Implementing Hash Maps

Table of Contents


A hashmap is a type of key-value store that uses a hash function to index.


A hashmap is fairly simple, but in essence you have an array of 2-tuples with the first containing a key and the second containing a value. To insert into the array you first hash the key and then take the modulus of the key with respect to the length of the array.

Two items being added to a hashmap.

However, as you might imagine, there can occasionally be collisions, like this.

A third item being added to a hash map but experiencing a hash collision.

To solve this you can either resize the array, shove the collided items in a sub-map 1 Which will over time cause the hash map to have \(O(log(n))\) search times., or shift them over in some constant direction. Here we choose to resize the array, which is an \(O(n)\) operation.

All three itmes being added again to the newly resized has hmap.

To find items in the array you first find the index of the key just like you did for insertion and then you compare the key to the key in the 2-tuple you stored at that index. If it is the same, then you return the value from the tuple.

The value of foo being obtained from the hash map.


Hash Function

This function simply multiplies the list of numbers together with a pad, creating a somewhat random number. It is the exact same as the one in my Implementing Bloom Filters tutorial.

(defn hash-obj [obj]
  (let [pad 3484115242153581271N]
    (->> (str obj)
         (map int)
         (apply (fn [x & xs] (cons (mod (*' x pad) Long/MAX_VALUE) xs)))
         (reduce #(mod (*' %1 %2 pad) Long/MAX_VALUE))

The Hashmap Constructor

To define a hash map we first have to define a simple object for it and a constructor that creates an array of nils of the relevant size.

(defrecord HashMap [arr size])

(defn new-hashmap [size] (->HashMap (vec (repeat size nil)) size))

Adding Items

Now that we can get stuff from the hashmap, let's consider adding stuff to it as well. Here we add a function that takes the map, a key, and a value, and then adds that to the hash map. Should a collision occur it resizes.

(defn add-hash
  [{:keys [arr size] :as map} key val]
  (if (nil? (nth arr (mod (hash-obj key) size)))
    (assoc-in map [:arr (mod (hash-obj key) size)] [key val])
    (let [new-hashmap (new-hashmap (* 2 size))]
      (->> arr
           (filter identity)
           (cons [key val])
           (reduce (fn [new-map [key val]] (add-hash new-map key val)) new-hashmap)))))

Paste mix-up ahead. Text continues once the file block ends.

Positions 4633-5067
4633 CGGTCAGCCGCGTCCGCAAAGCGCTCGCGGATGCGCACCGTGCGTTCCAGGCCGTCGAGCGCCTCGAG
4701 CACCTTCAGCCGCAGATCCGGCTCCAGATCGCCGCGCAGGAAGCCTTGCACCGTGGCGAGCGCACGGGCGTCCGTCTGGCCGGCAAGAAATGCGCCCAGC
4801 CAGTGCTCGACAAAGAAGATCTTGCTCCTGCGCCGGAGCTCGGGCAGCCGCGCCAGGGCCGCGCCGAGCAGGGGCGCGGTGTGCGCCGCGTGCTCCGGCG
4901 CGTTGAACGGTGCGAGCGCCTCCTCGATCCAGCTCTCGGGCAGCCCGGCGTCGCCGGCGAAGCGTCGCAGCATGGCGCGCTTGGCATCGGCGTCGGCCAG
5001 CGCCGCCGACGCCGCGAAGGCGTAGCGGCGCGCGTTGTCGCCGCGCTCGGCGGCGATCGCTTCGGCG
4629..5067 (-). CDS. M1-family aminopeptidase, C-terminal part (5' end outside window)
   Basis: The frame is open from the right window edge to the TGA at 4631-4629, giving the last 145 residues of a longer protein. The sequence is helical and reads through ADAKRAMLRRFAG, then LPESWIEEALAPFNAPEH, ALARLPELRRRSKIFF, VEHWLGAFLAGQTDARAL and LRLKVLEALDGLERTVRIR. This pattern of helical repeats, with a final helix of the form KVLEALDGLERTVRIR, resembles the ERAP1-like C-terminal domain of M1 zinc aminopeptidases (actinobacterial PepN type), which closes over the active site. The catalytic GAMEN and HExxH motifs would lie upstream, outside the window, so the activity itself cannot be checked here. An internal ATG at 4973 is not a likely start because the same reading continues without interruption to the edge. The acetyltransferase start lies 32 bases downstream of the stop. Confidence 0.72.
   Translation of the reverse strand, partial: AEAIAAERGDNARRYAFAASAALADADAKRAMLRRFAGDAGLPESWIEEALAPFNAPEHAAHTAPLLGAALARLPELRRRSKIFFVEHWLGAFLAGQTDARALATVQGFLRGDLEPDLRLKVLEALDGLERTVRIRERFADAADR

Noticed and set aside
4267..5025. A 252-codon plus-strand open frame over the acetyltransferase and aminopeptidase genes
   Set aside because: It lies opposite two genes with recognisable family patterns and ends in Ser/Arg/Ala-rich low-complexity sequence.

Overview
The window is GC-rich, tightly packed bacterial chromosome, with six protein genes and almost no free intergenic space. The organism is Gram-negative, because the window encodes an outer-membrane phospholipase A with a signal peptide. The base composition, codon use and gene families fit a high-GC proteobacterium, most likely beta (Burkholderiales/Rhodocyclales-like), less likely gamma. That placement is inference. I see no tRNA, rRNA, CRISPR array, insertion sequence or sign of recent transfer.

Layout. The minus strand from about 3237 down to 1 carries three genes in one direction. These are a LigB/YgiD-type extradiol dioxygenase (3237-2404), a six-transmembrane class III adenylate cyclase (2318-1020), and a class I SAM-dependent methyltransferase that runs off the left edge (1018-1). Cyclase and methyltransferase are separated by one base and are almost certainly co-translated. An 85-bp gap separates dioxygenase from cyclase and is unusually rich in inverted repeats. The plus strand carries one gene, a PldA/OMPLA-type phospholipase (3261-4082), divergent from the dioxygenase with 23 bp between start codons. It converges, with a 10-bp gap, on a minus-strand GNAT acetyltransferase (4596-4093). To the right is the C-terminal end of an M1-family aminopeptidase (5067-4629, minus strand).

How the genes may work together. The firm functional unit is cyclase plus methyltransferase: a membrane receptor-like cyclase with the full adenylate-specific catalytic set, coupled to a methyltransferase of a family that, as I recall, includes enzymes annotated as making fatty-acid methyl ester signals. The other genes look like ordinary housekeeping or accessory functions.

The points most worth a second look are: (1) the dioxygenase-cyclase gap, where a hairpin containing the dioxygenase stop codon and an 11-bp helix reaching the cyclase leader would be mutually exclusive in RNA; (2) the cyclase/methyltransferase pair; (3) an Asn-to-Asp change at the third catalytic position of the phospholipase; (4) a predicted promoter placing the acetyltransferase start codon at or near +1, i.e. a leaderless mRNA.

Here we also see the sole weakness of the hash map, either resizing has to occur or you have to accept degraded performance once a certain size has been reached. Resizing is, while deterministic, not idempotent and it is absolutely possible that it could go on infinitely. 2 This is because (ignoring for a moment that our hash function is terrible and probably not properly random) the probability of a collision should be equal to the fraction of the map that is filled. This probability is never exactly 0 for an insertion (and of course resizing itself involves insertions), leading to possible dramatic growth in some cases. You also will not be able to fill all the indices in the hash map, meaning that each component will inevitably have only some set of the items.

To demonstrate the resizing ability, consider the execution of the following.

First we define a new map.

(def hm (new-hashmap 5))

Then we start adding opinions to it about different programming languages.

(def hm-with-opinions
  (-> hm
      (add-hash "Clojure" "Is extremely awesome.")
      (add-hash "JavaScript" "Kind of sucks.")))

Which gives us this, and as you can see the two items have been added at their respective indices.

                 [["Clojure" "Is extremely awesome."]
                  ["Javascript" "Kind of sucks."]
                 :size 5}

Then we just insert my opinion on PHP.

(add-hash hm-with-opinions "PHP" "Oh god no, please spare me from this hell.")

And now, as you can see, after adding the last element the hasmap automatically resizes, doubling in size.

 [["PHP" "Oh god no, please spare me from this hell."]
  ["Clojure" "Is extremely awesome."]
  ["JavaScript" "Kind of sucks."]
 :size 10}

Getting Items

The get-hash function simply takes the hahmap and a key. Should the key correspond with a value in the map it returns true, else nil or the value provided in not-found, which replicates the functionality of the native get function.

(defn get-hash
  ([map key] (get-hash map key nil))
  ([{:keys [arr size]} key not-found]
   (let [idx  (mod (hash-obj key) size)
         item (nth arr idx )]
     (if (or (nil? item)
             (not= key (first item)))
       (second item)))))


Hash maps are a great way to store key-value pairs with a constant lookup time. However, due to their limited size-efficiency they can have somewhat non-deterministic insertion times, which can be painful if you are working with very large maps.

Last Modified: 2021-W52-2 01:00

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